Six practical ways you can help in the aftermath of the Manchester Arena bombing

The attack claimed the lives of 22 people but dozens more were injured

Gabriel Samuels
Tuesday 23 May 2017 11:06 BST
Two women receive treatment in the aftermath of the incident
Two women receive treatment in the aftermath of the incident (Reuters)

There are several ways you can help show solidarity with the victims of the Manchester terror attack and their families, as well as practical services you can offer.

Here is our guide on how to lend a hand to those in need.

Give blood

One of the most important ways you can help in the aftermath of an attack is to donate blood to injured people who might need it.

The injured are currently being treated at eight hospitals in the Greater Manchester area, with many suffering shrapnel wounds and other serious injuries.

The NHS GiveBlood service said in a statement that it had “all the blood required for hospital patients at the present time”, but encouraged new donors to register and existing donors to book an appointment.

It also encouraged those with appointments already booked to keep them, “particularly if you are blood group O negative”.

In Manchester, the Norfolk House Donor Centre and the Plymouth Grove Donor Centre are currently running sessions for donors and other clinics may schedule extra sessions during the day.

You can give blood if you are fit and healthy, weigh over 7 stone 12 lbs (50kg), are aged between 17 and 66, or 70 if you have given blood before and have given blood in the last two years.

Click here and type in your postcode to find your nearest centre accepting donations in the coming days.

Alternatively for the latest opening hours and to book an appointment call 0300 123 23 23.

Offer safe spaces

Shortly after the news of the explosion broke, Mancunians mobilised to offer rooms to concertgoers left stranded and injured due to the attack.

Thousands were unable to get home when Victoria train station closed and all trains out of Manchester were cancelled.

The hashtag #roomformanchester began trending as hundreds of locals made their spare bedrooms available to those in need.

Their tweets are being shared widely and a Holiday Inn in the city centre sheltered young teenagers who had become separated from their parents.

Give someone a ride

Similarly, many people offered to drive concertgoers home in the aftermath.

The sheer volume of taxis being commandeered - many of which were giving lifts for free - prompted several offers to take people to local hospitals as the city centre locked down.

“Taxi drivers worked free. Homeowners took in strangers. Hotels became refuges. We're not a city divided, we're a city united. #Manchester,” one Twitter user wrote.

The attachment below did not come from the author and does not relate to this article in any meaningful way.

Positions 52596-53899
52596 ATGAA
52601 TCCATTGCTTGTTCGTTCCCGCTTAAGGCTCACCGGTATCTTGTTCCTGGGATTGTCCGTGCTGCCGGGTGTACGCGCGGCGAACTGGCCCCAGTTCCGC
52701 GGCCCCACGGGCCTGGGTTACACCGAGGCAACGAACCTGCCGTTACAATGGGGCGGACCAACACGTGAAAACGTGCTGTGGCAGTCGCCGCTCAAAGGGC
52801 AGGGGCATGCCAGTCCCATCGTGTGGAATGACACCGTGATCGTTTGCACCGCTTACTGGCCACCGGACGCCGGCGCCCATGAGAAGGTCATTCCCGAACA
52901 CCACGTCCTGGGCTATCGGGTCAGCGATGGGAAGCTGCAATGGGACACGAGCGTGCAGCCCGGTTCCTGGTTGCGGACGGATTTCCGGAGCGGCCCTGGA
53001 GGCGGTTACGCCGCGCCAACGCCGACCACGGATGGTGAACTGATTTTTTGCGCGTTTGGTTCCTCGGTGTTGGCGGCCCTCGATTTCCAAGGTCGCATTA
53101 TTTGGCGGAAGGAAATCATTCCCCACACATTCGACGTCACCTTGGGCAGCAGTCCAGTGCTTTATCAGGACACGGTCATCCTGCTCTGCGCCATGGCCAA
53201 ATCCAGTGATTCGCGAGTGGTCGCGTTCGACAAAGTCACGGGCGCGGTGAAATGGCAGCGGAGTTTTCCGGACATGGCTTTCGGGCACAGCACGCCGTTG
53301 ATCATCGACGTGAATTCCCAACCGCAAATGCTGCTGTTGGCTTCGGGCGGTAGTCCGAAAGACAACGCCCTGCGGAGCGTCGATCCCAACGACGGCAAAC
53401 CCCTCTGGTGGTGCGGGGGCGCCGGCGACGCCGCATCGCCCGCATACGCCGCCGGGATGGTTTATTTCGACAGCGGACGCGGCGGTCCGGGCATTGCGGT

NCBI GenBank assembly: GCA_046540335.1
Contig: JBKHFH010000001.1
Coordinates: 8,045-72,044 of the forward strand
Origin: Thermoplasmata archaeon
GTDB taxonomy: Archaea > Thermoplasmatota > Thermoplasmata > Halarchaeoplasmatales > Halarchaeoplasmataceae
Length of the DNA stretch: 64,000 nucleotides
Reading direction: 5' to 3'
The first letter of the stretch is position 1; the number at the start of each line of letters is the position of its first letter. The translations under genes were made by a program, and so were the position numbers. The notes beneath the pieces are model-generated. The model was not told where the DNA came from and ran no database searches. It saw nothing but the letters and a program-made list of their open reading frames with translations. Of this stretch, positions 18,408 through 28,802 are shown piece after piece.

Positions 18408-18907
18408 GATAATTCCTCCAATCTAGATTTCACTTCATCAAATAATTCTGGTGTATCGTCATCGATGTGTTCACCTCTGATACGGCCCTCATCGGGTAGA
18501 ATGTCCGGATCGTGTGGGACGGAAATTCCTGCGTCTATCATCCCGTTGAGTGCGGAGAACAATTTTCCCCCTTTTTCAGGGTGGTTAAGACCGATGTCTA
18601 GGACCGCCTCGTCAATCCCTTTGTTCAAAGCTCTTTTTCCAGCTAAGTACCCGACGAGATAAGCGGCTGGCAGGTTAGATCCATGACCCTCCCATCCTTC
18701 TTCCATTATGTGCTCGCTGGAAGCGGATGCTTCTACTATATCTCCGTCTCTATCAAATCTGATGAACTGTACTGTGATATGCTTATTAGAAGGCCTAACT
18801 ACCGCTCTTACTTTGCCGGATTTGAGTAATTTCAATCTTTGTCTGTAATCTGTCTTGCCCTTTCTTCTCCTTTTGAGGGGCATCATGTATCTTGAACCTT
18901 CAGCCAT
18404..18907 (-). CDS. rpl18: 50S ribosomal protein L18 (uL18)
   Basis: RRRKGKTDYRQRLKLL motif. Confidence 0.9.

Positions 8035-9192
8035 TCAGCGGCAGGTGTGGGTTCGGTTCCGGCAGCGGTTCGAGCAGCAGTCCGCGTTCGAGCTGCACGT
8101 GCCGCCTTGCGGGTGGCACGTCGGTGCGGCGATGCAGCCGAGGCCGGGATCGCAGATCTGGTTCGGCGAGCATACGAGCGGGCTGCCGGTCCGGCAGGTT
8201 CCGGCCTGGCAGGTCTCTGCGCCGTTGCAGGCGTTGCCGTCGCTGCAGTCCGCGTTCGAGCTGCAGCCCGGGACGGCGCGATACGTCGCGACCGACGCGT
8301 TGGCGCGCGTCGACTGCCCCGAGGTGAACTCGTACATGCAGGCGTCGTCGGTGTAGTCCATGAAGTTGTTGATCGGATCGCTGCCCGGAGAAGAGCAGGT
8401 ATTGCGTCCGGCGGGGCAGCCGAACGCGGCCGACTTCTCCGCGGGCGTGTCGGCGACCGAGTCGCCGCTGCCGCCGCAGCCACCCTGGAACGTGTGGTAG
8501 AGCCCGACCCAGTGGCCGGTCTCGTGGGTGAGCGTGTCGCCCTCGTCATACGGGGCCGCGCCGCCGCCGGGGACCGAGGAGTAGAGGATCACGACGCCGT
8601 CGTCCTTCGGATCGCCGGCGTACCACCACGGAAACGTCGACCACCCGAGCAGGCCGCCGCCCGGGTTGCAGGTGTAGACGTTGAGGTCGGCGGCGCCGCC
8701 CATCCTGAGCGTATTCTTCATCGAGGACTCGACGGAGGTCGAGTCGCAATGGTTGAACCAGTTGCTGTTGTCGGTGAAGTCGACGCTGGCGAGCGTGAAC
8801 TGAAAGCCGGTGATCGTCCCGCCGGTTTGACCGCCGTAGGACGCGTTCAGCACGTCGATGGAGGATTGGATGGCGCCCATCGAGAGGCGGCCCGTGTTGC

Share images of missing people (but make sure they are verified)

Many parents and relatives of those who attended the concert have turned to social media in an attempt to locate their missing loved ones, under the hashtags #MissingInManchester and #Manchestermissing.

Some people are sharing fake images of supposedly missing friends as a way of gaining retweets and shares, and police have warned that people should only trust or share information from trusted sources.

Dozens of people, particularly teenagers, remain missing as they have yet to contact their families with information as to their whereabouts.

On Good Morning Britain, one mother, Charlotte Campbell, broke down in tears as she spoke of how her 15-year-old daughter Olivia could not be found after the attack.

Dan Hett put out an appeal for his brother Martyn, a PR manager who was at the concert, and relatives asked for any information about Chloe Rutherford, 17, and Liam Curry, 19.

If you have any information about a missing person, call the emergency police helpline on 0161 856 9400. Sharing appeal messages will also help widen the search.

Do not share fake information

Several news stories were circulated in the aftermath of the attack that should not be shared, as they have been confirmed as fake.

It is very important to make sure information you share on social media is verified.

Some members of the tabloid press ran articles claiming a gunman had been spotted outside The Royal Oldham Hospital shortly after the attack.

But this story was sourced back to a viral Facebook post, which was quickly confirmed to be fake.

A widely-shared photo, purporting to show Ariana Grande backstage moments after the explosion, was actually taken two years ago during the filming of the TV show Scream Queens.

A viral image claiming to show 25 missing children was confirmed to be an amalgamation of genuine photos and pictures of well-known figures, including YouTubers and the founder of the website 4chan.

Sign a book of condolence

Lastly, if you want to express your sympathy and thoughts for those affected by the attack, please write a message in Manchester City Council’s online book of condolence.

Click here to write your message.

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